The comet landing of Philae enthralled the entire mankind in November last but soon it went into hibernation and the European space Agency thought it was lost forever on the Comet 67P/Churyumov-Gerasimenko.
When its mothership Rosetta landed the robotic space lander Philae, it created an unprecedented record but soon turned silent as it fell on the darker side of the Sun, losing the essential power source to remain active. With no signals for over seven months, Philae woke up and sent signals to Earth via Rosetta.
When freed from Rosetta in November after a 6.4 billion km journey that took more than 10 years at a cost of 1.4 billion euros ($1.8 billion), the european comet mission failed to deploy solar panels and went dead two hours later.
But harpoons to anchor Philae to the surface failed to deploy and it bounced twice before floating to rest two hours later. Scientists scoured the surface of Comet 67P/Churyumov-Gerasimenko for months in the hope that the lander would revive.
The excited scientists at the European Space Agency said on Sunday that the signal reached it on Thursday for the first time, after it went into emergency induced hibernation. They believe that enough sun light should be reaching the Philae to energize it again and send data.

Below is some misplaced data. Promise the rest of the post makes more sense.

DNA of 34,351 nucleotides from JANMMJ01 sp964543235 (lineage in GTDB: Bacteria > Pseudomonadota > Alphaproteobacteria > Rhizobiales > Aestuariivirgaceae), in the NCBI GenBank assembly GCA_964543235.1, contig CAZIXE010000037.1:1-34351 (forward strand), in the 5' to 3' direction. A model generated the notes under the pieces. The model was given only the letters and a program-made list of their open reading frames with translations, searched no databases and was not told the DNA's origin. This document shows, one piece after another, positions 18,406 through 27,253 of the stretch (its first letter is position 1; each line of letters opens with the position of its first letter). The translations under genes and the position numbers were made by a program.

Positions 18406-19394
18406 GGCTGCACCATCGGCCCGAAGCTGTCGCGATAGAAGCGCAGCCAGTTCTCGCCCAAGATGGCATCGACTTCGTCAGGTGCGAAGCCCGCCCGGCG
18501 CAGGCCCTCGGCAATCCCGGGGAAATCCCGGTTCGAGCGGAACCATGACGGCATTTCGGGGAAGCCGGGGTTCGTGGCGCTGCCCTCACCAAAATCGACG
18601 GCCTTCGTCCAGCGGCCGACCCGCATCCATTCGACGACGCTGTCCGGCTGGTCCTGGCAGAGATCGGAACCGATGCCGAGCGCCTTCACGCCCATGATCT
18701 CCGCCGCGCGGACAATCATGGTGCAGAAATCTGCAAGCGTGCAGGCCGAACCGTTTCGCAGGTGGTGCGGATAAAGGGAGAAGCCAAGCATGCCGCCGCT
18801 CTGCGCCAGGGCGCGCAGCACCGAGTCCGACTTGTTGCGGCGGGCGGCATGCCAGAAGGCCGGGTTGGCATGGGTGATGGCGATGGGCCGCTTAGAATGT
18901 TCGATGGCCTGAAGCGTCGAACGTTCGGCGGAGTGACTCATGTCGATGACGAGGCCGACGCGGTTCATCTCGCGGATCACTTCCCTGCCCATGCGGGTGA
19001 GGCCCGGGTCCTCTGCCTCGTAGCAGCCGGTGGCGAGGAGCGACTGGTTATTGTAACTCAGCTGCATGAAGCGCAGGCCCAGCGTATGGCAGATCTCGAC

“There’s great excitement about it being back,” ESA adviser Mark McCaughrean told Reuters by telephone. “But we have to make sure it’s not the last croak of a dying cowboy.”
They are analyzing why Philae “spoke” now though it could have been awake earlier. It spoke for 85 seconds with its team via Rosetta, which is orbiting the comet at a distance of about 6.5 km (4 miles).
Philae’s official Twitter account also came to life tweeting: “Hello Earth! Can you hear me?”
Philae was supposed to drill the comet in about 3-by-5 km range and preserve it as a times capsule and send information to the earth.
Comets are believed to have delivered water to earth when they collided with the planet aeons ago.